• IPAC

AAS - 2013

The Winter American Astronomical Society (AAS) meeting is the largest meeting of professional astronomers in the world. NITARP educators attend an AAS first to meet their team, then they go home and work remotely for much of the year, and then attend an AAS to present their results.  At any given AAS, then, we could have two NITARP classes attending - those finishing up, and those getting started. Reload to see a different set of quotes.

We were out in force at the AAS 2013 meeting in Long Beach, CA! A record number of NITARP-affiliated people attended, including the 2012 class finishing up and the 2013 class getting going. The 80 or so NITARP-affiliated folks made up about 3% of the AAS attendees.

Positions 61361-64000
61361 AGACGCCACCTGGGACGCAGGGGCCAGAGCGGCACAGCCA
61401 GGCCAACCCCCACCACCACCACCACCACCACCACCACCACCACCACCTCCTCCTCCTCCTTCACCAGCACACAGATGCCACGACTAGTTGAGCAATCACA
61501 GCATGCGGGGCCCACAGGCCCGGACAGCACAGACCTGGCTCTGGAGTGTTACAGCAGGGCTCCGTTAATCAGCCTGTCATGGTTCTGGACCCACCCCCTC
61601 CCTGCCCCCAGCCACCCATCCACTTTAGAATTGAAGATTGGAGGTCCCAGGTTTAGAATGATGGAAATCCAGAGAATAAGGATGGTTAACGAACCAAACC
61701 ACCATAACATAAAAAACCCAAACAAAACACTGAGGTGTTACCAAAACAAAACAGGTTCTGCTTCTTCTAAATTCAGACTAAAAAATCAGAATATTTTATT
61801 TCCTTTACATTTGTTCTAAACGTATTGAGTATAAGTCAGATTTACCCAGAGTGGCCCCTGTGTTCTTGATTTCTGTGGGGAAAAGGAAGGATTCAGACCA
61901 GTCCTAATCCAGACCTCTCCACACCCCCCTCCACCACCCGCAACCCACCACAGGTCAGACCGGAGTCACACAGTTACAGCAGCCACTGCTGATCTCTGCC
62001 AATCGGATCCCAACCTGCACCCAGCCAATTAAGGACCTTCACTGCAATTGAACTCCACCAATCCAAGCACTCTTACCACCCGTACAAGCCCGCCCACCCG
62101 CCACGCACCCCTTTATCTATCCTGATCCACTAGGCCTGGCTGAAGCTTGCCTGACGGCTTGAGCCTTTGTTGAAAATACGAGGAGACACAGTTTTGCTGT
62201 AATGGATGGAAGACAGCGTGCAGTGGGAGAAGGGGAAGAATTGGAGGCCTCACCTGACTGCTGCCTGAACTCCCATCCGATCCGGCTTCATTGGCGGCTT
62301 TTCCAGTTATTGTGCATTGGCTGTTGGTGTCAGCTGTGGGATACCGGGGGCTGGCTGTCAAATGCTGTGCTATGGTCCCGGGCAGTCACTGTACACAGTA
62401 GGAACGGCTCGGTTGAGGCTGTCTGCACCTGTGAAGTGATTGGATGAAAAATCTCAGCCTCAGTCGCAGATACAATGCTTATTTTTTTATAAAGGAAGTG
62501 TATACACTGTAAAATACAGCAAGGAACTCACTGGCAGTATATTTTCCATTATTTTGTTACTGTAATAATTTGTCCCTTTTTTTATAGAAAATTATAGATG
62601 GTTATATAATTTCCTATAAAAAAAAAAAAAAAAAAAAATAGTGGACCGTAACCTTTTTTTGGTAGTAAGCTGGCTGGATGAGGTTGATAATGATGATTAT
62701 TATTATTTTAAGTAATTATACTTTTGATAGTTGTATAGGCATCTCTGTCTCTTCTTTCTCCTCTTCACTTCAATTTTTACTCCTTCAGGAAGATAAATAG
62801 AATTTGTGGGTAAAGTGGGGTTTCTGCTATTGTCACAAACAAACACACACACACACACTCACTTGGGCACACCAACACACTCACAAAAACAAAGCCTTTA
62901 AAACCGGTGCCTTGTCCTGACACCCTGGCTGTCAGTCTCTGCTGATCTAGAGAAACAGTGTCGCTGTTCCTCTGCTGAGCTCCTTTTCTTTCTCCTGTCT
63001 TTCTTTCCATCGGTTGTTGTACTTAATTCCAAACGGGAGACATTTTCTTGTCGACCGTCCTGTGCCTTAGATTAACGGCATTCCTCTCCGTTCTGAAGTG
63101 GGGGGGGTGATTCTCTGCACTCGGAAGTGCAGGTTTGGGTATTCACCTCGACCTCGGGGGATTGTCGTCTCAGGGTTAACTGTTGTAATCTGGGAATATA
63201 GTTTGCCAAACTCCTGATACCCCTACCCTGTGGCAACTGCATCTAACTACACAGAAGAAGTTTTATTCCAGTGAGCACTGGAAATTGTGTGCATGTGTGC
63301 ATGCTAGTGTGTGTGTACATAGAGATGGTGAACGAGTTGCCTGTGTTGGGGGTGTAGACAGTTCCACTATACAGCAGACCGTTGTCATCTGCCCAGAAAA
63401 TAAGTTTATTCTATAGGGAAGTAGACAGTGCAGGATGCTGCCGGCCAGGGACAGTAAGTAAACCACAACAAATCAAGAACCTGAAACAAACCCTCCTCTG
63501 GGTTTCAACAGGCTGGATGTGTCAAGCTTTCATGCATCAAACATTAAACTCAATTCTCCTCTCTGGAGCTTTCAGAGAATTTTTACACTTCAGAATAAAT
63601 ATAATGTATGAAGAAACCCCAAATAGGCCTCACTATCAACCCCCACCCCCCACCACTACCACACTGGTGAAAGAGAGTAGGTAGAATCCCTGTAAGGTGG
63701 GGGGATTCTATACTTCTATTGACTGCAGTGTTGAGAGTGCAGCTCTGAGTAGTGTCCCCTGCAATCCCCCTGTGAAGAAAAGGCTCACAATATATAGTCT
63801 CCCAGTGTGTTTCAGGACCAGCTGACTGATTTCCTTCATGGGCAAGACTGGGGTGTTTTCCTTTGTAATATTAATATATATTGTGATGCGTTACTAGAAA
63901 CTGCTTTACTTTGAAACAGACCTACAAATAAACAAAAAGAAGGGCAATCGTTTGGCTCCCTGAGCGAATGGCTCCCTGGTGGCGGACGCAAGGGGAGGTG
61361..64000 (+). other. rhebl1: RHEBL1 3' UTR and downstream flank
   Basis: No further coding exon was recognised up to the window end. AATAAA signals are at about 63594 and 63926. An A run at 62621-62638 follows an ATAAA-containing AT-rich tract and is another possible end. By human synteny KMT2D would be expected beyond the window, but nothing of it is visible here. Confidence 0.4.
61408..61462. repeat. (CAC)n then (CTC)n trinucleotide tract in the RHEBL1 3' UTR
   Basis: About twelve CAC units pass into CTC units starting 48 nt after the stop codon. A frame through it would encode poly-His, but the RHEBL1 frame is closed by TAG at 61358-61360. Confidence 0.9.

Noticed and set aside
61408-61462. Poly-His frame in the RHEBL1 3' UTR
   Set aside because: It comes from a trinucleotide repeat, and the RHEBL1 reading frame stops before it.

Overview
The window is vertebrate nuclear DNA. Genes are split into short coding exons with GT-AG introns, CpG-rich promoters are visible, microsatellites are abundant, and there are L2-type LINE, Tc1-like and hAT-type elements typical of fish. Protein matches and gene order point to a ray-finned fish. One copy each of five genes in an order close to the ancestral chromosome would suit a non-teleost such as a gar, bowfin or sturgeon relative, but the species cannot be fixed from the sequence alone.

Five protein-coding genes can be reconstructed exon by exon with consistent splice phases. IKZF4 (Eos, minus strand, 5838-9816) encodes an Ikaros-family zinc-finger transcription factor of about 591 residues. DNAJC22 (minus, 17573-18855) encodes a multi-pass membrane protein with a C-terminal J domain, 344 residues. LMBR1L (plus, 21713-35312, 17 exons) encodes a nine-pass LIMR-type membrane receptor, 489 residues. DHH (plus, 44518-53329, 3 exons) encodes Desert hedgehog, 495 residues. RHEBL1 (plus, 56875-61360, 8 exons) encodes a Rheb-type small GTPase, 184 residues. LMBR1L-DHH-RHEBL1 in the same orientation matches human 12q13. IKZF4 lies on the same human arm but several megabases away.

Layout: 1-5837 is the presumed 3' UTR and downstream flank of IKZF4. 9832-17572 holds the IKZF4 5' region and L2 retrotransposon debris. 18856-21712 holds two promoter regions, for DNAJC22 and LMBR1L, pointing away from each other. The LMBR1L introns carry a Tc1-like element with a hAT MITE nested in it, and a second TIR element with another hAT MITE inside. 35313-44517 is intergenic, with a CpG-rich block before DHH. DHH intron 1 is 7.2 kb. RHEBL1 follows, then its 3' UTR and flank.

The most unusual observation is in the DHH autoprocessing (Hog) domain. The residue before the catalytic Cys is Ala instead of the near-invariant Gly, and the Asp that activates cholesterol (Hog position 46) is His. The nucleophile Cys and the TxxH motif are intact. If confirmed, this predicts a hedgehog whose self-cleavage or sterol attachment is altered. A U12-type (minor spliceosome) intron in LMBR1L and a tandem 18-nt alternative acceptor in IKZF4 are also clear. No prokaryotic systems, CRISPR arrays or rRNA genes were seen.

Special article on AAS attendees!  And don't miss Danielle Miller's blog!


  • The biggest change [in my classroom] I hope to make is to have my students do more science and more thinking then we normally do. So many of us science teachers do labs where the end is known (which is sometimes necessary to make sure they fit in a class period and that the students understand the concept we're trying to learn) but that's not really science.
  • I found it most interesting to see the scientific process in action. Scientists were questioning scientists, sometimes fairly aggressively.
  • This experience made me develop a higher respect for astronomers and the intensive work they commit themselves to.
  • I cannot put into words how amazing and priceless the experience was. Spending a week with other people interested in science to such a high degree helped me to grow as a scientist and as a student.
  • By far, the most interesting part of my entire NITARP experience is the scientific method applied to the discovery process.

AAS - 2013